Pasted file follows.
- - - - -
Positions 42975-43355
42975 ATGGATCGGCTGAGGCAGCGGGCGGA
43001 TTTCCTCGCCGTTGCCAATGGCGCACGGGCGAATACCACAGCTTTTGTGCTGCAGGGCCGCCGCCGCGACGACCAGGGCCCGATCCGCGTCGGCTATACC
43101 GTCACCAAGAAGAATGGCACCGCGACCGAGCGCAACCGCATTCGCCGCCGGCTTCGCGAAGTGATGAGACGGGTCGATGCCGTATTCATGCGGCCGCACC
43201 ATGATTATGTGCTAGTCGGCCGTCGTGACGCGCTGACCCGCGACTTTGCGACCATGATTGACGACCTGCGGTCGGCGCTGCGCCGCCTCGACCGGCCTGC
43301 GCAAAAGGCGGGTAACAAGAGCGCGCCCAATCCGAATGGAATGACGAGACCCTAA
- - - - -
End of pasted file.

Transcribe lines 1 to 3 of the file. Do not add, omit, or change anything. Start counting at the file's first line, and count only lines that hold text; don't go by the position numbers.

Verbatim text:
Positions 42975-43355
42975 ATGGATCGGCTGAGGCAGCGGGCGGA
43001 TTTCCTCGCCGTTGCCAATGGCGCACGGGCGAATACCACAGCTTTTGTGCTGCAGGGCCGCCGCCGCGACGACCAGGGCCCGATCCGCGTCGGCTATACC